W32.Kernelbot.A


Aliases: WORM_KERBOT.A, Win32/Kerbot.A
Variants: N/A

Classification: Malware
Category: Computer Worm

Status: Active & Spreading
Spreading: Slow
Geographical info: North America
Removal: Easy
Platform: W32
Discovered: 03 Nov 2008
Damage: Medium

Characteristics: The worm W32.Kernelbot.A spreads by exploiting the Microsoft Windows Server Service RPC Handling Remote Code Execution Vulnerability (BID 31874) and through file sharing or peer to peer networks. It may also download files on to the target computer. The worm infects all Windows versions and does moderate damage to the computer.

More details about W32.Kernelbot.A

The worm W32.Kernelbot.A propagates by exploiting the the Microsoft Windows Server Service RPC Handling Remote Code Execution Vulnerability (BID 31874), which was described in the IntelliShield Alert 16941, and other vulnerabilities. It also propagates through P2P file-sharing networks. The worm arrives on the system as the files “6767.exe” or “kernekdbg.exe” if network vulnerabilities were exploited. Through P2P file-sharing networks, it arrives using filenames such as [Asian Characters].exe, keygens.exe, iedvv.exe, or MOV_[HEXADECIMAL STRING]_[WEB SITE]_[ASIAN CHARACTERS].exe. The worm may attempt to disable 360Safe security software by modifying certain registry keys that are associated with this program. It creates registry keys that may terminate security-related processes like 360tray.exe, rstray.exe, etc. It may also attempt to remove security-related registry keys to prevent the system from running in Safe Mode. It also prevents access to antivirus and other security-related websites.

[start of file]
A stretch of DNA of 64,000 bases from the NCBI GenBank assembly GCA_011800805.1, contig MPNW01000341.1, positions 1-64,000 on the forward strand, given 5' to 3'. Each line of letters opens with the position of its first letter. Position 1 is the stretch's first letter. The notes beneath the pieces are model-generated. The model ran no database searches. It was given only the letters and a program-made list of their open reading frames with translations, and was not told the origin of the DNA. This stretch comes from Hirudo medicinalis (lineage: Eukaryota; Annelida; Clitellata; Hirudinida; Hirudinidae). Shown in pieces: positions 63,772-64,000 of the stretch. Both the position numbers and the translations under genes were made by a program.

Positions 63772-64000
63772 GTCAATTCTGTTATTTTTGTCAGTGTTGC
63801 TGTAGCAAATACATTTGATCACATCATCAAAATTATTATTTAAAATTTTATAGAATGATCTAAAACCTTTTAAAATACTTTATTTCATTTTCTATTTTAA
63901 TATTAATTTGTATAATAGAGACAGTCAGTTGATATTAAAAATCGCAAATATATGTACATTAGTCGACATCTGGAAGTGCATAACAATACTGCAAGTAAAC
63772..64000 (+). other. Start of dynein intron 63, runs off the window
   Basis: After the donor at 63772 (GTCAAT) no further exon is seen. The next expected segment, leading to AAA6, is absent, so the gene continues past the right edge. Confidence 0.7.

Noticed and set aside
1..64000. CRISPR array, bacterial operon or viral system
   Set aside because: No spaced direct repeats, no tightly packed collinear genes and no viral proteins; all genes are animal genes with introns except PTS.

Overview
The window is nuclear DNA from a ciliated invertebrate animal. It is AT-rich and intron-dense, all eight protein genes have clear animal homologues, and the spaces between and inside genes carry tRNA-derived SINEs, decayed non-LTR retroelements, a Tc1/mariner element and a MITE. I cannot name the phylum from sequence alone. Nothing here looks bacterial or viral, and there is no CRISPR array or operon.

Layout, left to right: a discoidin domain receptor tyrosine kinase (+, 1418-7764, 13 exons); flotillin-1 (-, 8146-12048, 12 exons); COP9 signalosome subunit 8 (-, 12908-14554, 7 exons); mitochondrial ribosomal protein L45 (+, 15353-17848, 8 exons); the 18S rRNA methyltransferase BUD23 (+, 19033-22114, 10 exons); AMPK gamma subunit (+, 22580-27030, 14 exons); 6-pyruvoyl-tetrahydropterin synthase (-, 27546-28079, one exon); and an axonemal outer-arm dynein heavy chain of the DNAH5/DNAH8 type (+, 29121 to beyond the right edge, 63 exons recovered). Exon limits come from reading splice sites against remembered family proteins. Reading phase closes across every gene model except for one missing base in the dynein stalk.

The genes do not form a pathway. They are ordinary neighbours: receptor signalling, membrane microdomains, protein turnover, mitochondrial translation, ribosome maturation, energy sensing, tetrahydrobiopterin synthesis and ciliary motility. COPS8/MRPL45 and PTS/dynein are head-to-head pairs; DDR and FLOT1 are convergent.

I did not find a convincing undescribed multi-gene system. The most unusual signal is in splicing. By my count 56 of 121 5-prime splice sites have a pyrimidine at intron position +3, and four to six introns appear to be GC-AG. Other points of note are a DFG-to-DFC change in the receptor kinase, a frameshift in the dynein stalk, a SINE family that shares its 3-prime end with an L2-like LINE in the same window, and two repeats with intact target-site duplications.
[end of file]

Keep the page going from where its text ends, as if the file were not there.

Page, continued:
The W32.Kernelbot.A application has a backdoor functionality that may allow access to remote users. The remote user may add or remove files from the computer through the connection made by the backdoor worm. The remote user may also collect information stored in the computer. The application may have several mode of installation. It usually spreads through Internet Relay Chat (IRC) channels and peer-to-peer (p2p) file sharing networks. The W32.Kernelbot.A program encrypts itself in the files found in file the p2p folder. The program usually renames its copy in order not arouse any suspicions to p2p users. The computer worm may also spread via network shares and spam e-mails.